Yesterday I shared about a magazine that had a special green issue.  That is code word for no printing and mailing (hence saving a huge percentage of their costs).  The issue is to be read online.  Here are my thoughts — as a magazine publisher — about that.

First, I noticed that it was a 31-page issue.  The nature of magazine publishing is that you have to have an even number of pages, and if the magazine is stapled (which most are), you must have a multiple of four.  So a 31-page issue seemed a bit odd, but is perfectly acceptable, since it was never intended to be printed.

The other odd thing is that the publication only contained one advertisement (not counting all of their own internal promotions).  The lone ad was for the issue’s sole sponsor, whose name was prominently displayed before one could begin reading the magazine.  I guess that this means there is not much interest in advertiser support for an e-publication.  Apparently, advertisers don’t think people will actually read the online magazine.

Speaking of reading it — I didn’t.  I paged through it out of curiosity — and read part of one article that captured my attention.  The frustration is that once I enlarged the page enough to read it, I was then required to do too much scrolling and panning to continue my perusal of it — so I bailed.

If publishers are going to make online only publications, they need to reformat the layout to be conducive to a computer screen, not counter to it.  That is what I did when I launched the all-digital TAS Trader.  It is laid out in landscape mode, working quite nicely on a computer screen, but also availing itself to those who want to print it.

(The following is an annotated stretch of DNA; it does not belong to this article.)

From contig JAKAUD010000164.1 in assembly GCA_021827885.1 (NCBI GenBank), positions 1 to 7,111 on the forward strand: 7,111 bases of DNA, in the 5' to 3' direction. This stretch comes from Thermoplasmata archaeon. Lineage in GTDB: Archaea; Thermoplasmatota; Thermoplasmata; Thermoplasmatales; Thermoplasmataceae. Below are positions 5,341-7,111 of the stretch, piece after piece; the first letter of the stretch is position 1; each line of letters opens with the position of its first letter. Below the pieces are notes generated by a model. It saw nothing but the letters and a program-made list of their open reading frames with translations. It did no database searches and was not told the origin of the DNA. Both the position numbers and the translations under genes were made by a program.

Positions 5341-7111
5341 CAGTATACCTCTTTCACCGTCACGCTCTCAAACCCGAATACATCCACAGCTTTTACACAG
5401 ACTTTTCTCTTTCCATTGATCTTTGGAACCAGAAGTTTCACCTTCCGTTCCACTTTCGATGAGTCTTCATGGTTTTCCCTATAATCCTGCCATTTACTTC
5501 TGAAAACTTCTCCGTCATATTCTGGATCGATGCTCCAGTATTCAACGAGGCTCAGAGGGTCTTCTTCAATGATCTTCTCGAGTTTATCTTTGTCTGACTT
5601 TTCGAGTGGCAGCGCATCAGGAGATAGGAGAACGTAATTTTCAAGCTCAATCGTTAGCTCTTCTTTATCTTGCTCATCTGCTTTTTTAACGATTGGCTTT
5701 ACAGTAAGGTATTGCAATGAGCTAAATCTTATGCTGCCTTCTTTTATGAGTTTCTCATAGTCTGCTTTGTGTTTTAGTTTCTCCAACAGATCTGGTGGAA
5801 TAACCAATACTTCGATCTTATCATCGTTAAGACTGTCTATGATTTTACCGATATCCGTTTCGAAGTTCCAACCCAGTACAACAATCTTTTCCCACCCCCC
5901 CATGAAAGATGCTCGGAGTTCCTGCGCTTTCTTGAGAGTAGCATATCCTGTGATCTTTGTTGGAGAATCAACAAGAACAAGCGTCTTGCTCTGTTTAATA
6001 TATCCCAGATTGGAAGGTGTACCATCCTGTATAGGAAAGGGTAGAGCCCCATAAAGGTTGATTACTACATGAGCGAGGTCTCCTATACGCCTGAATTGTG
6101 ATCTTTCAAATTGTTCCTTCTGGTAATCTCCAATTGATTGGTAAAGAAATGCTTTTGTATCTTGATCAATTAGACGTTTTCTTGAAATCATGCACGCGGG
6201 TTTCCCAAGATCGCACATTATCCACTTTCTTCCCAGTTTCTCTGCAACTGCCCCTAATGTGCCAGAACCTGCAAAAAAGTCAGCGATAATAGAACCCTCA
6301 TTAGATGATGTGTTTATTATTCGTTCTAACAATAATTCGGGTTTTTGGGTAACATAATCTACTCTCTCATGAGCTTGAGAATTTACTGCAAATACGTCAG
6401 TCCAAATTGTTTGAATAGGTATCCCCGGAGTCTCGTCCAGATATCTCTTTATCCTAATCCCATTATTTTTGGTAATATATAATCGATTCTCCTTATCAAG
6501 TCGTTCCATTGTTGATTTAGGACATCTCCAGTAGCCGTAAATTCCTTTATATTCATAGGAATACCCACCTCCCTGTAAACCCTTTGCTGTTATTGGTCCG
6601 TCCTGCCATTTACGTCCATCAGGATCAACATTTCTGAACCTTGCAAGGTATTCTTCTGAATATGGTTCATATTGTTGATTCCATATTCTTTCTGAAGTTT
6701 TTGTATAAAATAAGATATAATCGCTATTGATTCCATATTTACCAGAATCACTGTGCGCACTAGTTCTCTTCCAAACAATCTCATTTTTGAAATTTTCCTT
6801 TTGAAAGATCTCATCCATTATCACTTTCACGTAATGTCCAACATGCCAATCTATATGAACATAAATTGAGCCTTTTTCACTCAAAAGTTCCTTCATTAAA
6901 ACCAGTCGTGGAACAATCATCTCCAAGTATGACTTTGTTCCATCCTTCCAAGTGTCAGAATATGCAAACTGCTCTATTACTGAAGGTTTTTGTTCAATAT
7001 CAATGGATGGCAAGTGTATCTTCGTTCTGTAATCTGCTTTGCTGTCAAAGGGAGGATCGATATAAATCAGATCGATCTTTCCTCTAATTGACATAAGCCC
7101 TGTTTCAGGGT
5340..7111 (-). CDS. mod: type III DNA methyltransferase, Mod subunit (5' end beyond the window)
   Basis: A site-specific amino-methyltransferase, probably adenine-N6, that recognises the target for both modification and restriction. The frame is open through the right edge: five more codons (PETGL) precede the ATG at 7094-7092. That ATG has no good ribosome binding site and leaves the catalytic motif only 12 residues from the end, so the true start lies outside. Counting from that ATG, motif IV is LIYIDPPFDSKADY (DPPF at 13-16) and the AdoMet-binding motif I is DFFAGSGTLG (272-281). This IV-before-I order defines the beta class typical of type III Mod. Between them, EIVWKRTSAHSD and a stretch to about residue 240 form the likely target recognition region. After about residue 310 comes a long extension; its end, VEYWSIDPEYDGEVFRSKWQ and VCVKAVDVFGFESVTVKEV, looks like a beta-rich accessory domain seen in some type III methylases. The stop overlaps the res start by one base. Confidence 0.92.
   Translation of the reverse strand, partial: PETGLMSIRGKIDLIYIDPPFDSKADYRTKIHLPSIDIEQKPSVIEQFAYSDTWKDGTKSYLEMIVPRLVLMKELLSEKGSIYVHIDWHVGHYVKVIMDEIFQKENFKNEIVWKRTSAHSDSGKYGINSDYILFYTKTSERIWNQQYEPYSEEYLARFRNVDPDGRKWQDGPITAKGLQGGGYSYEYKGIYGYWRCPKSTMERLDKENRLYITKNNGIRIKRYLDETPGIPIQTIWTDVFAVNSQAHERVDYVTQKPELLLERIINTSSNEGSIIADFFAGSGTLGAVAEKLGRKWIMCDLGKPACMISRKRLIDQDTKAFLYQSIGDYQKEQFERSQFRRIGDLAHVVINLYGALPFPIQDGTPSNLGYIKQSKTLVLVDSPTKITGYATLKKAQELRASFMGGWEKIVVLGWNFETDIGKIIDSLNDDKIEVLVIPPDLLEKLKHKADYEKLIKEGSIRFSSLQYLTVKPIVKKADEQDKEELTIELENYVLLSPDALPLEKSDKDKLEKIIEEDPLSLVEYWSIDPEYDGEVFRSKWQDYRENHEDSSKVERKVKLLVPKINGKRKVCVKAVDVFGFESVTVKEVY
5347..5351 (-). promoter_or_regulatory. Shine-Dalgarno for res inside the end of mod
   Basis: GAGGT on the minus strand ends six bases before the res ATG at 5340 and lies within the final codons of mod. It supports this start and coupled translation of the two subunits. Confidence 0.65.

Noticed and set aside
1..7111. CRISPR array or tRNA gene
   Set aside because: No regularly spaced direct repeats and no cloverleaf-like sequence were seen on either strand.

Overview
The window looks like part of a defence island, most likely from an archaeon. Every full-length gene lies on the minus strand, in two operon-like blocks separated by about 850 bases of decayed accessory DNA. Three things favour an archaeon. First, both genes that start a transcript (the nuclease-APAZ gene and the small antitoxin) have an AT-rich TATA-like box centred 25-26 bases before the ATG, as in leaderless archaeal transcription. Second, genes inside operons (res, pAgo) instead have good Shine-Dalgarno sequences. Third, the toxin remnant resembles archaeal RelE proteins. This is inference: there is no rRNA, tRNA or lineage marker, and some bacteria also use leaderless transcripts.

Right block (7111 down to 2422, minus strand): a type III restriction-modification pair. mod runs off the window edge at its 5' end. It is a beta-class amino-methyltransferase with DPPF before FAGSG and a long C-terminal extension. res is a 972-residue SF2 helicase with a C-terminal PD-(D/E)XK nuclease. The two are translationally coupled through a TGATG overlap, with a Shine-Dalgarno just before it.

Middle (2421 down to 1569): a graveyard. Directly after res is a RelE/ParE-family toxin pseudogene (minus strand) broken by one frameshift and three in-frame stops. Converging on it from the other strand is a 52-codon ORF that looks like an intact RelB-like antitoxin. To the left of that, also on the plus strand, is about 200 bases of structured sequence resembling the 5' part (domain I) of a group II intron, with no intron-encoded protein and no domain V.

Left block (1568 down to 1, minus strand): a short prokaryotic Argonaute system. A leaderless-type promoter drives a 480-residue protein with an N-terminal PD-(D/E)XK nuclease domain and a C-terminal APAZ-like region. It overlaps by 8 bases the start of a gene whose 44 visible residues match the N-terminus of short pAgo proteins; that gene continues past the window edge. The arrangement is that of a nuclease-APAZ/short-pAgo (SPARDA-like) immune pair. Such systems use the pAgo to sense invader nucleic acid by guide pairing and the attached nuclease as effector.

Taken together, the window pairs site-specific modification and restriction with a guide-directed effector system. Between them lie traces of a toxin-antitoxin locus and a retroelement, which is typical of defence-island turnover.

When their next green issue comes out, I will again check it out — not to read it, but to see what they might have changed.

Peter DeHaan Publishing Inc Launches TAStrader e-Publication

Peter DeHaan Publishing Inc Launches TAStrader e-Publication”

This headline has been four years in the making — seriously.

In 2005, I hatched an idea for an e-publication for telephone answering services.  I did some online research, eventually landing on a name with matching website that were available.  Taking a proactive step forward, I registered the domain name TAStrader.com on May 13, 2005.

In my spare time over the following months, I would plan and strategize how the publication would be laid out, promoted, and supported.  Sometimes I would go for months without working on it, but the idea had been birthed and was not going to go away.  Two years ago, I began in earnest, putting my many musings to paper and working out the details.  I added “TAStrader” on my “to do” list, but there always seemed to be another project that was more worthy, more demanding, or more promising of providing immediate gratification.

Approaching the project’s four-year mark, I decided that I needed to bring it to fruition or be content to forever lay it aside.  Fortunately, my planning notes were sufficiently sound and adequately detailed, so there was little left to do — except execute the plan.  It was merely a matter of prioritizing my time and enlisting the support of the Connections Magazine team to make this a reality.

Last Saturday the supporting website, www.TAStrader.com, went online and the bugs worked out on Monday.  The final version of the premier issue was also completed and approved that day.

Although the scheduled distribution is April 9, I pulled the trigger this morning with an announcement launching TAStrader.  Emailing the subscribers and potential subscribers will still happen as scheduled, but the word is out and people are providing pleasingly positive feedback.

I would hope so — I’ve been working on it for four years!